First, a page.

The Peaceful and Ordinary

So much of my life seems ordinary… I do not live an extraordinary existence by any stretch of the imagination.  I am a student, I have a 10-hour weekly job, I occasionally cook.  And now, I paint once a week.

I enrolled in a studio art course at my university’s student center.  The classes are open to everyone—-you just need to make it to the registration period before the classes close.  I have now been painting on Thursday afternoons for two weeks.  The process has been slow-going, and has exposed to me some of my more impatient tendencies.  When other students do not follow directions, I think, “stop! you’re not doing it right!”  Then, with a suddenness that makes me chuckle, I wonder, “is there a right way to do anything? is my way more right than theirs just because I am following instructions from someone else?”  In this way, the classes have been freeing.  But they have also been frustrating.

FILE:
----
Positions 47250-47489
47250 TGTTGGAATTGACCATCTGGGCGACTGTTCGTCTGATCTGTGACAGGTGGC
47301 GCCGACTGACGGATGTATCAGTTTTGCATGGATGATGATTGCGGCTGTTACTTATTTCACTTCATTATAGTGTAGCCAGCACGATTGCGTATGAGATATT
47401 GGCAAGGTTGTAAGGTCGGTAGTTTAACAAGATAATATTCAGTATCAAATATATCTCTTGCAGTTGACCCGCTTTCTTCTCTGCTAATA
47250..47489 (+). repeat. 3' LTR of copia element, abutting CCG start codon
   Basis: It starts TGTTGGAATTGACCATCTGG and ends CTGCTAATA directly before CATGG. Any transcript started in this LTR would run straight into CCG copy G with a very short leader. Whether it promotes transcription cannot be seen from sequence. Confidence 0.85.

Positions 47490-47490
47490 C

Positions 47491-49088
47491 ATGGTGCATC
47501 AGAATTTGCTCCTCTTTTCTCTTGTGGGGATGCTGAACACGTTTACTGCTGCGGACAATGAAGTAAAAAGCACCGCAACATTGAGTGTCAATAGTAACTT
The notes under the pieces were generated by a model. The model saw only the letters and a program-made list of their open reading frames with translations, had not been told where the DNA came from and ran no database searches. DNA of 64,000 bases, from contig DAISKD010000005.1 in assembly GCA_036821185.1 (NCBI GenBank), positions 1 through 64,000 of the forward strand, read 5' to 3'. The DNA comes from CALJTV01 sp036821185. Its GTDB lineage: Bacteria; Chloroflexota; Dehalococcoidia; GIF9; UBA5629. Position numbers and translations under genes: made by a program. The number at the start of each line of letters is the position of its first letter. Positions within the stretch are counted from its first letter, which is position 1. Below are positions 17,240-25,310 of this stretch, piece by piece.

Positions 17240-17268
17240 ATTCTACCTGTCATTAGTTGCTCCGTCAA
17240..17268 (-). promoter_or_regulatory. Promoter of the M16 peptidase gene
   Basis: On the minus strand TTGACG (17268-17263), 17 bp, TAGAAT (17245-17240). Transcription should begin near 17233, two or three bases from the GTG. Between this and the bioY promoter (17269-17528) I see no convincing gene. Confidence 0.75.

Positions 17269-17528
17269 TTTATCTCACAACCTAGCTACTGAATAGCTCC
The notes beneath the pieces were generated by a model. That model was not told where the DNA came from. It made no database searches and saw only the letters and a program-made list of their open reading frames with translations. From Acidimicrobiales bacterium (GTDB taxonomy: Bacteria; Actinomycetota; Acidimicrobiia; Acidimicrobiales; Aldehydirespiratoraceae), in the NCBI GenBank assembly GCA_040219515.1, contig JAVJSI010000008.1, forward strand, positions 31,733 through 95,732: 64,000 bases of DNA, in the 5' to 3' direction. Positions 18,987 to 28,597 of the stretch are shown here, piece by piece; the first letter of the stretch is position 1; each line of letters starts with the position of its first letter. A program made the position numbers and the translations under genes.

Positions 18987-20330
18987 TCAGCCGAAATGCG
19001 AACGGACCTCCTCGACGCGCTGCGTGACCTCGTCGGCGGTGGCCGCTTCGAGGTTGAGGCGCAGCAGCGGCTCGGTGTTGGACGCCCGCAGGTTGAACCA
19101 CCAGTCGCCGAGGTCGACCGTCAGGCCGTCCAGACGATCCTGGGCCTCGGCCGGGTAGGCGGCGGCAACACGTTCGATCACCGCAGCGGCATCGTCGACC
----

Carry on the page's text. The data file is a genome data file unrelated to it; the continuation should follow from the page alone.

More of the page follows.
The first week, we did studies in value: mixing burnt umber with white to get different values of color.  The second week, we mixed colors from the three primary colors: red, blue, and yellow.  We mixed secondary (green, orange, and purple), then tried tertiary colors (blue-green, lime green… when any secondary color is mixed with an adjacent primary color).  From there, we began tinting: mixing colors with more and more white to get higher tints of a color (pink is a tint of red).  We have yet to really begin painting anything, but the process itself is worthwhile… we need to learn (or in my case, re-learn) the basics of color theory before we can begin letting our imaginations run wild.

It is on this slow-going, often frustrating process that I reflect.  On the one hand, there are certain theoretical techniques worth learning; on the other hand, there is no one “right way” to do something.  I am caught between wanting to do more and acknowledging the necessary slowness of doing something well.  I invariably leave myself too little time to complete assignments because I just want them to be over with… I do not want to take the necessary time to do something truly well.

Thursday afternoons are a reminder to slow down and enjoy the process.

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